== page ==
their plantations about as they pleased. Moreover, as there were few
planters who owned as many as three or four Negroes, slavery in the
Northwest Territory did not get far beyond the patriarchal stage. Slaves
were usually well fed. The relations between master and slave were
friendly. The bondsmen were allowed special privileges on Sundays and
holidays and their children were taught the catechism according to the
ordinance of Louis XIV in 1724, which provided that all masters should
educate their slaves in the Apostolic Catholic religion and have them
baptized. Male slaves were worked side by side in the fields with their
masters and the female slaves in neat attire went with their mistresses to
matins and vespers. Slaves freely mingled in practically all festive
enjoyments.--See _Jesuit Relations_, LXIX, p. 144; Hutchins, _An
Historical Narrative_, 1784; and _Code Noir_.]

[Footnote 11: Mention was thereafter made of slaves as in the case of
Captain Philip Pittman who in 1770 wrote of one Mr. Beauvais, "who owned
240 orpens of cultivated land and eighty slaves; and such a case as that
of a Captain of a militia at St. Philips, possessing twenty blacks; and
the case of Mr. Bales, a very rich man of St. Genevieve, Illinois, owning
a hundred Negroes, beside having white people constantly employed."--See
Captain Pittman's _The Present State of the European Settlements in the
Mississippi_, 1770.]

[Footnote 12: Dunn, _Indiana_, chap. vi.]

[Footnote 13: Hinsdale, _Old Northwest_, p. 350.]

[Footnote 14: _Tyrannical Libertymen_, pp. 10, 11; Locke,
_Anti-Slavery_, pp. 31, 32; Brannagan, _Serious Remonstrance_,
p. 18.]

[Footnote 15: Washington edition of _Jefferson's Writings_, chap. vi,
p. 456, and chap. viii, p. 380.]

[Footnote 16: Ford edition of _Jefferson's Writings_, III, p. 244;
IX, p. 303; X, pp. 76, 290.]

[Footnote 17: Brannagan, _Serious Remonstrances_, p. 18.]

[Footnote 18: Library edition of _Jefferson's Writings_, X, pp. 295,
296.]

[Footnote 19: Adams, _Neglected Period of Anti-Slavery_, pp. 129,
130.]

[Footnote 20: _The Pennsylvania Gazette_, July 31, 1746.]

[Footnote 21: _The Maryland Gazette_, March 20, 1755.]

[Footnote 22: _Washington's Writings_, II, p. 134.]

[Footnote 23: Brissot de Warville, _New Travels_, II, pp. 33-34.]

[Footnote 24: Harris, _Slavery in Illinois_, chaps. iii, iv, and v;
Dunn, _Indiana_, pp. 218-260; Hinsdale, _Old Northwest_, pp.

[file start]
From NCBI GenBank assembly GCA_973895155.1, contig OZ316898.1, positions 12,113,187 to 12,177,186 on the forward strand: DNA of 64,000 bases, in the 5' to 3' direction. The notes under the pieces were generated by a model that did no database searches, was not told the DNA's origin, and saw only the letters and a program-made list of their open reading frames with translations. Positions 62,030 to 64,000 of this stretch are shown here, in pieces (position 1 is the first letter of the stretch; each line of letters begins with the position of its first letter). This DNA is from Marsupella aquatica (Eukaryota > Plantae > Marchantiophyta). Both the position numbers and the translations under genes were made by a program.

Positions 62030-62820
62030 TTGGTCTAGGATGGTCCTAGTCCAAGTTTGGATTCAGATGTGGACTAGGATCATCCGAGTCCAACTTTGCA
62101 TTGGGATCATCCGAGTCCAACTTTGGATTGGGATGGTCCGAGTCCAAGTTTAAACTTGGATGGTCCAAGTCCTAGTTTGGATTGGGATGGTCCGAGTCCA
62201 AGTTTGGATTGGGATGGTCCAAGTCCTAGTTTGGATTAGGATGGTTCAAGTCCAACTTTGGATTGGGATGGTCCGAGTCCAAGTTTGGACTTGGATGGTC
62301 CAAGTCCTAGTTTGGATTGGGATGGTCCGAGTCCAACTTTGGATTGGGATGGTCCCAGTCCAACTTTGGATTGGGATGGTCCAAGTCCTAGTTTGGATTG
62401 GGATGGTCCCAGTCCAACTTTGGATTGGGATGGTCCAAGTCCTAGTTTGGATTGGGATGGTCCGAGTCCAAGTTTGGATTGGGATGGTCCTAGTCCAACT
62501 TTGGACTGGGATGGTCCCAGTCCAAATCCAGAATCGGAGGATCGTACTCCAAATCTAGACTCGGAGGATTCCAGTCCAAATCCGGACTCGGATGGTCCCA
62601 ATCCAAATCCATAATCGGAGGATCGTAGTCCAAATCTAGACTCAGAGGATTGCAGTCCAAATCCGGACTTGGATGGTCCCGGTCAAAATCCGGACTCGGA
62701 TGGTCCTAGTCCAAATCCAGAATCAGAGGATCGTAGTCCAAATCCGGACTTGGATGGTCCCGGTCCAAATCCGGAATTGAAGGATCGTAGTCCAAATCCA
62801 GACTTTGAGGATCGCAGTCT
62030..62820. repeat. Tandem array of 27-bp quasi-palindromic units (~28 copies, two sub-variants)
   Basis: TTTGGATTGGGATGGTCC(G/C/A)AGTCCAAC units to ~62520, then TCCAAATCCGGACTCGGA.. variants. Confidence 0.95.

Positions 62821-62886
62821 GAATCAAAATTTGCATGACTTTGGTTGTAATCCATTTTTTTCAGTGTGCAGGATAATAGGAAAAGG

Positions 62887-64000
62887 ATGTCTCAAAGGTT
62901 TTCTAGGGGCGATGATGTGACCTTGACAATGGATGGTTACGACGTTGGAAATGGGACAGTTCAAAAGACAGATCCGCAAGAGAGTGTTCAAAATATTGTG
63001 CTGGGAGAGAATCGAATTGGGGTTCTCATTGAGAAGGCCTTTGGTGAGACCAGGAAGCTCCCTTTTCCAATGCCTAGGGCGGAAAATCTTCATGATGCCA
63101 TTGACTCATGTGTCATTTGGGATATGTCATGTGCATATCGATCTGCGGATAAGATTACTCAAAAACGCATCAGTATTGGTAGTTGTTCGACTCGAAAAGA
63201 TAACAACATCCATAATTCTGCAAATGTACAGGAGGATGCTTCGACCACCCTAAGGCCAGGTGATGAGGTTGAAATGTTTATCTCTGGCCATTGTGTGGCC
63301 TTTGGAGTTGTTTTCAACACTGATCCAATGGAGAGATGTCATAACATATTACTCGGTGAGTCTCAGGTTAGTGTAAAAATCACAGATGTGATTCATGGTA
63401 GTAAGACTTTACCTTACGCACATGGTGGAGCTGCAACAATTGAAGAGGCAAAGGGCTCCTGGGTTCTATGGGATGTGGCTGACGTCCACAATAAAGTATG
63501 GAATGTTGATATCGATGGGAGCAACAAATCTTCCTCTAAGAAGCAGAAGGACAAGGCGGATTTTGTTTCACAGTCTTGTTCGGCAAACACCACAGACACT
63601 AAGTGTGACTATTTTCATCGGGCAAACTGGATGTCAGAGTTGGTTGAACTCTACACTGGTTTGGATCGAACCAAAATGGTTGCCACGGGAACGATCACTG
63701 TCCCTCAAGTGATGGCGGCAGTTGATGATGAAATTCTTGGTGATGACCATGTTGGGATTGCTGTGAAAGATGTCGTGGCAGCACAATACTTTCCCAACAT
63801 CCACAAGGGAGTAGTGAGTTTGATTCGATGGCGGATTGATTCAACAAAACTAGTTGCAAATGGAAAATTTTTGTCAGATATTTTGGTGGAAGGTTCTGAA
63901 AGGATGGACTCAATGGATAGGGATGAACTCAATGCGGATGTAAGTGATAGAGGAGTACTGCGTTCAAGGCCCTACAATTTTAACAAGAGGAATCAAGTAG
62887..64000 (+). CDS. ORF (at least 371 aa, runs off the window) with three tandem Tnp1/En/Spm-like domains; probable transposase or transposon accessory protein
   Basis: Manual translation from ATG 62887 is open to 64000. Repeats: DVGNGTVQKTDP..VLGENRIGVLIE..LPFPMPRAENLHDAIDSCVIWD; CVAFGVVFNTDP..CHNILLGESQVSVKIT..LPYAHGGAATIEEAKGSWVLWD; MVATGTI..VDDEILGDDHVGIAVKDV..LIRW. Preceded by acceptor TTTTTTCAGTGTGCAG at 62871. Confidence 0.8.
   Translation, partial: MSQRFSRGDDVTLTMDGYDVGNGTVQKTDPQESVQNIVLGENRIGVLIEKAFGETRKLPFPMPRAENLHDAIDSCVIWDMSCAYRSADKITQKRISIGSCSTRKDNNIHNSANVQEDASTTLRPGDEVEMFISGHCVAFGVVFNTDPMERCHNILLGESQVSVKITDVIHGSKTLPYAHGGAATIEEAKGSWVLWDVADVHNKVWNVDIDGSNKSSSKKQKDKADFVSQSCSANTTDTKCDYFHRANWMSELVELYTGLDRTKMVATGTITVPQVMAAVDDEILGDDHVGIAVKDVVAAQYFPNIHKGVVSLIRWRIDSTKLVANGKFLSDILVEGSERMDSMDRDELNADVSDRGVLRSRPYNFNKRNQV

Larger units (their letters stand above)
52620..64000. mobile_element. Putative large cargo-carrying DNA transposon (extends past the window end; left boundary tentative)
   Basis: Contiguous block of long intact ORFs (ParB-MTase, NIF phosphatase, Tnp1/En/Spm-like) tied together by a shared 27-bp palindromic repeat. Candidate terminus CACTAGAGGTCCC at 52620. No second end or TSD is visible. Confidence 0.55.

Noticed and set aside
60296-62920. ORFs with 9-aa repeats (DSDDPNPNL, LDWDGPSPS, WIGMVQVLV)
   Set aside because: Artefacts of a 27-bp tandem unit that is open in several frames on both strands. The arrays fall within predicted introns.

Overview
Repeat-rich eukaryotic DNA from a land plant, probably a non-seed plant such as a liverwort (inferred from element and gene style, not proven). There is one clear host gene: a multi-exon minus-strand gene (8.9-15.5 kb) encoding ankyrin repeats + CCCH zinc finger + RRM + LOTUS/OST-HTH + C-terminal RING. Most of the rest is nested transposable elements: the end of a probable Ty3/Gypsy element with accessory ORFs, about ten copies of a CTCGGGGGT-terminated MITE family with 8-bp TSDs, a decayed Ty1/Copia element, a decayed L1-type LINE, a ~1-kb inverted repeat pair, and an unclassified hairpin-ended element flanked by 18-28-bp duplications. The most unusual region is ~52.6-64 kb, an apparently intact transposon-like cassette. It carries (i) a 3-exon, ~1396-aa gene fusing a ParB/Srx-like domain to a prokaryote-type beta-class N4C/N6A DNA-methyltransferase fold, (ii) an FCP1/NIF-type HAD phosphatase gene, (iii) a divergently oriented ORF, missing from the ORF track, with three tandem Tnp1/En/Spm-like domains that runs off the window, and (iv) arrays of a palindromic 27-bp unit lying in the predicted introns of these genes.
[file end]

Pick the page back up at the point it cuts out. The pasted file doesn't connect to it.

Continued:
351-358.]

[Footnote 25: This code provided that all male Negroes under fifteen,
years of age either owned or acquired must remain in servitude until they
reached the age of thirty-five and female slaves until thirty-two. The
male children of such persons held to service could be bound out for
thirty years and the female children for twenty-eight. Slaves brought into
the territory had to comply with contracts for terms of service when their
master registered them within thirty days from the time he brought them
into the territory. Indentured black servants were not exactly sold, but
the law permitted the transfer from one owner to another when the slave
acquiesced in the transfer before a notary, but it was often done without
regard to the slave. They were even bequeathed and sold as personal
property at auction. Notices for sale were frequent. There were rewards
for runaway slaves. Negroes whose terms had almost expired were kidnapped
and sold to New Orleans. The legislature imposed a penalty for such, but
it was not generally enforced. They were taxable property valued according
to the length of service. Negroes served as laborers on farms, house
servants, and in salt mines, the latter being an excuse for holding them
as slaves. Persons of color could purchase servants of their own race. The
law provided that the Justice of the County could on complaint from the
master order that a lazy servant be whipped. In this frontier section,
therefore, where men often took the law in their own hands, slaves were
often punished and abused just as they were in the Southern States. The
law dealing with fugitives was somewhat harsh. When apprehended, fugitives
had to serve two days extra for each day they lost from their master's
service. The harboring of a runaway slave was punishable by a fine of one
day for each the slave might be concealed. Consistently too with the
provision of the laws in most slave States, slaves could retain all goods
or money lawfully acquired during their servitude provided their master
gave his consent. Upon the demonstration of proof to the county court that
they had served their term they could obtain from that tribunal
certificates of freedom. See _The Laws of Indiana_.]

[Footnote 26: Masters had to provide adequate food, and clothing and good
lodging for the slave, but the penalty for failing to comply with this law
was not clear and even if so, it happened that many masters never observed
it. There was also an effort to prevent cruelty to slaves, but it was
difficult to establish the guilt of masters when the slave could not bear
witness against his owner and it was not likely that the neighbor equally
guilty or indifferent to the complaints of the blacks would take their
petitions to court.

Under this system a large number of slaves were brought into the Territory
especially after 1807. There were 135 in 1800. This increase came from
Kentucky and Tennessee. As those brought were largely boys and girls with
a long period of service, this form of slavery was assured for some years.
The children of these blacks were often registered for thirty-five instead
of thirty years of service on the ground that they were not born in